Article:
And you might want to migrate to South Korea by that time to be one of the first to experience 5G data speeds. The country’s science ministry announced that it will spend $1.5 billion to roll out 5G service within 6 years. By 2020, the country aims to provide you with connection that will allow you to download full-length feature film in a second.
Still not satisfied with 5G speeds? How does 40x the speed of LTE sound? IBM Research, in cooperation with Swiss research institution, Ecole Polytechnique Fédérale de Lausanne, recently announced that it has developed technology that could help boost Internet speeds up to 400Gb/s.
What does that mean for consumers? In the short term, not that much as the technology is ways off from deployment and replacing 5G. In the long term though, it could mean lower prices for 5G speed. You will be able to stream ultra-high definition 4K resolution movies with surround sound without buffering at home. And you will still have enough bandwidth for family members to stream music and play lag-free online games at the same time and for cheap.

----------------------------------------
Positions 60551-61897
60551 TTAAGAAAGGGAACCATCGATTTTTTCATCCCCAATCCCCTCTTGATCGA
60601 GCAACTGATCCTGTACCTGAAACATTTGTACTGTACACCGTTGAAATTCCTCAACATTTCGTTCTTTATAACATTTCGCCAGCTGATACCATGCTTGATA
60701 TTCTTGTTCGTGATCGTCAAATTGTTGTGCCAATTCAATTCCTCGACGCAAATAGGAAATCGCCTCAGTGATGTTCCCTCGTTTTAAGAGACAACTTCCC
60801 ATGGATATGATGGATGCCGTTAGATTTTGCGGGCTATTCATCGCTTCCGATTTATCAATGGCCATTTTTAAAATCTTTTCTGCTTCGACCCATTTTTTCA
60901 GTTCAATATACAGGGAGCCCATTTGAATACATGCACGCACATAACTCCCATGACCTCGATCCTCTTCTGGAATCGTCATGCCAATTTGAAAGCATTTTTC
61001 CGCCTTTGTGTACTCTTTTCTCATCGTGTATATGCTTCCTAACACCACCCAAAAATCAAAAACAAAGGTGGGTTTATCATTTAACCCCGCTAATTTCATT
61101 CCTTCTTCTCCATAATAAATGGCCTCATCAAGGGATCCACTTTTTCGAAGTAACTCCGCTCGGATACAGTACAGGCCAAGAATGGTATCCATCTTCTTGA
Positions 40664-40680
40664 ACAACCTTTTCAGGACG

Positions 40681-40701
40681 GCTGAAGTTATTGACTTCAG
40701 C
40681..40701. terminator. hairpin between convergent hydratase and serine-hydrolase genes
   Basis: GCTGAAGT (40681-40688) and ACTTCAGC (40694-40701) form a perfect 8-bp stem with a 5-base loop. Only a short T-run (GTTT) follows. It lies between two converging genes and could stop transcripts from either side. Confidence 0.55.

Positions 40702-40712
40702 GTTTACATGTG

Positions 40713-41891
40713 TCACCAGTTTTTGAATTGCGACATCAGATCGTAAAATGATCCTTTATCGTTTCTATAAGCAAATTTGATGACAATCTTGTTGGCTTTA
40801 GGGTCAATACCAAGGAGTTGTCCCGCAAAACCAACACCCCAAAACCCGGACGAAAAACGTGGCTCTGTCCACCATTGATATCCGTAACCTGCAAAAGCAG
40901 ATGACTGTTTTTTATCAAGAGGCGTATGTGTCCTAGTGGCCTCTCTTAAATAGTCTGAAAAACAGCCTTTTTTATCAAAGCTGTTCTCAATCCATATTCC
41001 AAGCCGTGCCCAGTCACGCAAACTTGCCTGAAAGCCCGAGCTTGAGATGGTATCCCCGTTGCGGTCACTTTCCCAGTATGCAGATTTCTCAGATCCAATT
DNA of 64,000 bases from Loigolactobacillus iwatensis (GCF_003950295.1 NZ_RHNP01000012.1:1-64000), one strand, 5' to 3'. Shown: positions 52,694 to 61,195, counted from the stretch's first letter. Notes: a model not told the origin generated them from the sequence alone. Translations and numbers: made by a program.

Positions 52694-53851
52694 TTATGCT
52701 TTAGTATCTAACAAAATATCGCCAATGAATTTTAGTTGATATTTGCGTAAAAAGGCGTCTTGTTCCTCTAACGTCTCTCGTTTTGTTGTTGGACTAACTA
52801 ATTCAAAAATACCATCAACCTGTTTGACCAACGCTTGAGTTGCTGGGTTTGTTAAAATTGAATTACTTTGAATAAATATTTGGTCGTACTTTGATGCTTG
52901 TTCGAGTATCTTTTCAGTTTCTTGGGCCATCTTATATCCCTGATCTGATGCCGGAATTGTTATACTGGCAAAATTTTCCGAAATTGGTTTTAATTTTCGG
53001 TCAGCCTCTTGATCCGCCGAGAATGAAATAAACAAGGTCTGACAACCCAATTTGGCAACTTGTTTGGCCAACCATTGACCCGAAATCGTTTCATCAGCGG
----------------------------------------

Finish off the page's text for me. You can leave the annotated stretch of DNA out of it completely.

So, while we curse our telecoms now for our slow internet speed on our smartphone. We should take heart that an even better and faster technology is on the way. We just have to be a bit more patient and not flip out at videos buffering too much.